You probably want to be a great pharmacist. And a compassionate manager. And savvy small business owner. But if you’re firing on all cylinders all the time, it will inevitably lead to burnout.
In their book Peak Performance, consultant Brad Stulberg and performance coach Steve Magness use new scientific insights to explore how people can perform at the top of their game without hitting a wall.
Read on for lessons from the book about how to maximize your productivity and enhance your performance in the workplace without ever dealing with the dreaded burnout.
Master the growth equation
In order to grow — as a manager, as a pharmacist, as a business owner — you have to push yourself. But if all you do is push yourself, you’re eventually going to hit a wall. Because of this, Stulberg and Magness identified a growth equation:
Stress + Rest = Growth
The first part of the growth equation, stress, may seem like a negative, but pushing yourself to the point of stress can have positive effects. “Growth comes at the point of resistance. Skills come from struggle,” Stulberg and Magness write.
If you never push yourself or your pharmacy, you may be able to meet the needs of your patients for a while, but you won’t be able to attract new ones. And eventually, you’ll lose out to other stores that are introducing innovative new services that you can’t match.
So instead, you need to set up challenges for yourself. Set goals that are achievable, but not easy. “Just-manageable challenges manifest when you take on something that makes you feel a little out of control but not quite anxious or overly aroused,” Stulberg and Magness write.
Set ambitious goals and give them all you’ve got. If you ever feel like you’ve completely lost control, you can scale back a little bit, but don’t make your goals so easy that you never experience the “stress” part of the growth equation.
The other half of the growth equation — rest — ensures that your growth is sustainable, not just a short-term sprint.
You need periods of rest to reflect on what went wrong and what went right during your periods of stress. “Our most profound ideas, it seems, tend to come from the small space in between otherwise deliberate thinking,” say Stulberg and Magness.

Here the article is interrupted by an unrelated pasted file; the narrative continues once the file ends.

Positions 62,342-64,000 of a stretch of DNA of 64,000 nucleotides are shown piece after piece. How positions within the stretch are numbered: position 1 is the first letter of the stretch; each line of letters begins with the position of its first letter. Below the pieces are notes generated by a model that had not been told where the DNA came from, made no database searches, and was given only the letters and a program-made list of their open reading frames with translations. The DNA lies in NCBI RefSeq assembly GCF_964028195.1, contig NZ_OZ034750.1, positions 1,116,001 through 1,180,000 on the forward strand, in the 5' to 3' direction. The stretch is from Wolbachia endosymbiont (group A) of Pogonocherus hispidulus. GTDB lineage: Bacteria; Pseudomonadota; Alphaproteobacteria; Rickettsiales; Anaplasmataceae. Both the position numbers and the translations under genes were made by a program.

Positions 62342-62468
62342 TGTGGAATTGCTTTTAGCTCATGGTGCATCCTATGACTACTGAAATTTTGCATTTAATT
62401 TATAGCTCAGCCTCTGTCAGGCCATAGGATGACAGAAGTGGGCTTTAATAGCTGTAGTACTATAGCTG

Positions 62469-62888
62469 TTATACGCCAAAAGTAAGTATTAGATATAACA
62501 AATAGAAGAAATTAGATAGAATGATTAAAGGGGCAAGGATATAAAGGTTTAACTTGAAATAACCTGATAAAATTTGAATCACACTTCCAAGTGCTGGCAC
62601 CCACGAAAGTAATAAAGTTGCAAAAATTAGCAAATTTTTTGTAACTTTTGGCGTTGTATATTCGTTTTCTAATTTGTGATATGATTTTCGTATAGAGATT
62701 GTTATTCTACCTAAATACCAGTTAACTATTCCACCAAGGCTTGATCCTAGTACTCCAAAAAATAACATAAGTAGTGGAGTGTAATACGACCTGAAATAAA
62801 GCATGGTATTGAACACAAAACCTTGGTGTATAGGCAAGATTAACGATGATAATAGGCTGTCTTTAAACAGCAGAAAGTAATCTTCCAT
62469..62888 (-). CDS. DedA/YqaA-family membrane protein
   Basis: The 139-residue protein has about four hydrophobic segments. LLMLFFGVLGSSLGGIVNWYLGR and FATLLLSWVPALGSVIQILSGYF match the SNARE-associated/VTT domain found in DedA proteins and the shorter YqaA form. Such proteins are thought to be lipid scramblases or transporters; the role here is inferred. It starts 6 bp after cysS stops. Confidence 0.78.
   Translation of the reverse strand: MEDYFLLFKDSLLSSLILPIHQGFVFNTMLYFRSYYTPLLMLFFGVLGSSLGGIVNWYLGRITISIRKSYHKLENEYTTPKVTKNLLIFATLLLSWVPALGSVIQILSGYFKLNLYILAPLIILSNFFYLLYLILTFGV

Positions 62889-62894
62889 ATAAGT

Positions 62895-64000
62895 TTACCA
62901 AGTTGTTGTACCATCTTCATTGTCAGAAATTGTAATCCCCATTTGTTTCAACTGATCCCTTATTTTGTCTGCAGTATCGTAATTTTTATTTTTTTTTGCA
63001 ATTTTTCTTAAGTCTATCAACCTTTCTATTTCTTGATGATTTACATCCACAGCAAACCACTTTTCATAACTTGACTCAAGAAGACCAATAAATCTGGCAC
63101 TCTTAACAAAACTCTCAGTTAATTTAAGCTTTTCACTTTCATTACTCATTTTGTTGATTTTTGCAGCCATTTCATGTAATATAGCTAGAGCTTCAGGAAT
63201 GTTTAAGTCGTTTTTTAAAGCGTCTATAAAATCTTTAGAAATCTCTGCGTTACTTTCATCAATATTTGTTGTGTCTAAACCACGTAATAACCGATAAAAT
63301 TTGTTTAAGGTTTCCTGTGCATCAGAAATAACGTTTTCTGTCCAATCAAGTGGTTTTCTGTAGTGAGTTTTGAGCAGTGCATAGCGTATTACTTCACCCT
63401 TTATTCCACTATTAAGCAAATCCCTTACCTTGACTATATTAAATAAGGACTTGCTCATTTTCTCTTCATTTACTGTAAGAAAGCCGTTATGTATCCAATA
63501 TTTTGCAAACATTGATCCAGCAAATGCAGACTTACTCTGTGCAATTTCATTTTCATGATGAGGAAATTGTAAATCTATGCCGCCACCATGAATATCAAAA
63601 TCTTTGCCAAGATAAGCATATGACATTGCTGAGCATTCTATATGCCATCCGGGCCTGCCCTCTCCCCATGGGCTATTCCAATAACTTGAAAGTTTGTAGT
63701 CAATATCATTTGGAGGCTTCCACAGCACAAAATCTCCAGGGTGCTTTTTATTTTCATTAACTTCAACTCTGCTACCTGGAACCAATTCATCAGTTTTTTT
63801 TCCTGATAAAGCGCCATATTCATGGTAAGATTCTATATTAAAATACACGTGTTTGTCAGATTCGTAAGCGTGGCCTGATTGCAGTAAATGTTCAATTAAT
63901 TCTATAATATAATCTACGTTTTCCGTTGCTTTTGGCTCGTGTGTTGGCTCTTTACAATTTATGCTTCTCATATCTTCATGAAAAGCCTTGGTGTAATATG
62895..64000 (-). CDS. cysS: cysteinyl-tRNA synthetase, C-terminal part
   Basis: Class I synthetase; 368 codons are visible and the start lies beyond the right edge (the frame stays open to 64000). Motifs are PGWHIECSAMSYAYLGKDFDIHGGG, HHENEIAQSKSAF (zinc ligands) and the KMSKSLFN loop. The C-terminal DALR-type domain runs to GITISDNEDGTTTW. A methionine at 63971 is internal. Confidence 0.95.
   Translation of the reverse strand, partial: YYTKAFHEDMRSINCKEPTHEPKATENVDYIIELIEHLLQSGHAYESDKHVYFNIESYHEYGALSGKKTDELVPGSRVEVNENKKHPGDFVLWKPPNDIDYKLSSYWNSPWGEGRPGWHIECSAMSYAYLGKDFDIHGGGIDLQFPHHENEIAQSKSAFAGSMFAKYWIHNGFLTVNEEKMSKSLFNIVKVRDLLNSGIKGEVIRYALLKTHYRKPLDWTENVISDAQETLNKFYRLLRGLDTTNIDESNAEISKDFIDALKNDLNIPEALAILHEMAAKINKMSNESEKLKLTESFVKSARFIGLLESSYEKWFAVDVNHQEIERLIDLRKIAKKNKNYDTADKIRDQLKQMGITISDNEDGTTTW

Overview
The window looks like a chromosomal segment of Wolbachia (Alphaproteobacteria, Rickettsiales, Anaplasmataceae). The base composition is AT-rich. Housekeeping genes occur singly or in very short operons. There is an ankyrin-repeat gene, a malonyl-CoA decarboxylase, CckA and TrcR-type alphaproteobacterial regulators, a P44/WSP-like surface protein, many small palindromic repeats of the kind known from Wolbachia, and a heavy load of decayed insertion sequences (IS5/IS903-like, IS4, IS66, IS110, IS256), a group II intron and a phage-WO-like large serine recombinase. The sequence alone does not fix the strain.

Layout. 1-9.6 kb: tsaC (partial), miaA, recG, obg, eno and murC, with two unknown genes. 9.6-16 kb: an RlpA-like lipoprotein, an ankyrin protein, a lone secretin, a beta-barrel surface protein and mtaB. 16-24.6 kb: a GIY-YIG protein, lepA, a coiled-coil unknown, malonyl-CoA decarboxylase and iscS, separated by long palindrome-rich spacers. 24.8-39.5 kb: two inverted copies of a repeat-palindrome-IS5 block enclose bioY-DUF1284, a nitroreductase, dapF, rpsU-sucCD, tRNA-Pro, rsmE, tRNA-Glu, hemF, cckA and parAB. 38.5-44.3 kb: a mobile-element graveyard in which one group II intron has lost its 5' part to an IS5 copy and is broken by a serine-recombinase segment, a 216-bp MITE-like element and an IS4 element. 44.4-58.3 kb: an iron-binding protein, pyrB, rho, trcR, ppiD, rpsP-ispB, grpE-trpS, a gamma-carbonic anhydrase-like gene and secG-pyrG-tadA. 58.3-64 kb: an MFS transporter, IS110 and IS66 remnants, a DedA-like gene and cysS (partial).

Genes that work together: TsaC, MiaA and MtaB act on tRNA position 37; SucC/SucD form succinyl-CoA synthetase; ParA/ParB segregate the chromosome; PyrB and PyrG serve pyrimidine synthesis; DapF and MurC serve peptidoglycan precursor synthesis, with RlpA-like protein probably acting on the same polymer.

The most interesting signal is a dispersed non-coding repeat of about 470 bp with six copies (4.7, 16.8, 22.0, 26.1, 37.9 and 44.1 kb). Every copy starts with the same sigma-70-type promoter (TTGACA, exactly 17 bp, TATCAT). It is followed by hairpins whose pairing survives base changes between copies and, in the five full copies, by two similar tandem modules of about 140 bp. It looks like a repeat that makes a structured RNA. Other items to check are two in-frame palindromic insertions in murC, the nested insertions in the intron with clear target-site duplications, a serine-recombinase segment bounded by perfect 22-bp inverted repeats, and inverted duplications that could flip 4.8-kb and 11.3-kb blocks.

Rest can take many different forms:
- Taking a walk
- Looking at nature
- Participating in social breaks like happy hour
And, of course, don’t forget literal rest in the form of sleep. “During our waking hours we expose ourselves to all kinds of psychological stimulus (stress), and during sleep (rest), we make sense of it all,” Magness and Stulberg say. “As a result, we are literally more evolved when we wake up the next morning. In our sleep, we grow.”
Stress and rest cycle
You should experience the stress and rest cycle on several different timelines. On a daily basis, you experience chaotic and stressful times in the pharmacy, so you should take breaks throughout to recenter yourself.
On a larger scale, you need to conscientiously reward yourself with rest. When you introduce a new product or service, plan to take a few days off after the rollout to decompress.
The longer your stressful period is, the longer your break needs to be in order to recover.
In order to make the most of the growth equation, you have to set yourself up for success. Stulberg and Magness recommend people do this by optimizing their routine.
There are plenty of ways to prep yourself to take advantage of the stress and rest cycle. One way is to start your day with positive, optimistic thinking before diving into the task at hand. “You can improve performance by priming yourself into a positive mood prior to important work that involves problem-solving and creative thinking,” Stulberg and Magness say.
Before you walk into the pharmacy in the morning, think something positive about everyone you’ll be working with that day — or just watch a funny cat video.
A consistent routine helps you be productive. If you execute your pharmacy tasks in the same order every day, success and high performance become a regular occurrence.
Incorporate the stress and rest routine so that every time you do a not-so-fun task, you pair it with a restful activity like a moment of meditation or deep breathing.
Routines also prevent decision fatigue. Making decisions — even small ones — requires you to use mental energy. The more decisions you make in a day, the harder it becomes to think critically. By having a routine, you reduce the number of decisions you have to make and therefore can save up your mental energy for the bigger, more important decisions.
Find your purpose
Using the growth equation and cycling through the stress and rest cycle isn’t easy. There are times when you might hit a wall and want to give up.
Because of that, it’s critical to pinpoint what your purpose is. As a pharmacist, your purpose isn’t just to run a profitable business — it’s to provide the patients in your community with top-notch healthcare.
“Purpose fosters motivation; motivation lets us endure a greater perception of effort; and enduring a greater perception of effort often results in better performance,” Stulberg and Magness write.
When you’re in the “stress” part of the growth equation, if you’re only thinking about yourself, it might be easy to give up. In those hard moments, remind yourself of your greater purpose to power through.
You probably have a mission statement or vision statement for your pharmacy that puts into words the reasons why you run a pharmacy.
Stulberg and Magness suggest displaying this in your work environment so that when things get hard, you can see the words and ground yourself in your purpose.
They also recommend a nightly reflection where you go through the events of the day and determine how they contributed to your greater purpose. If you feel like you’re in a work rut, it may be because you’ve lost sight of our purpose.
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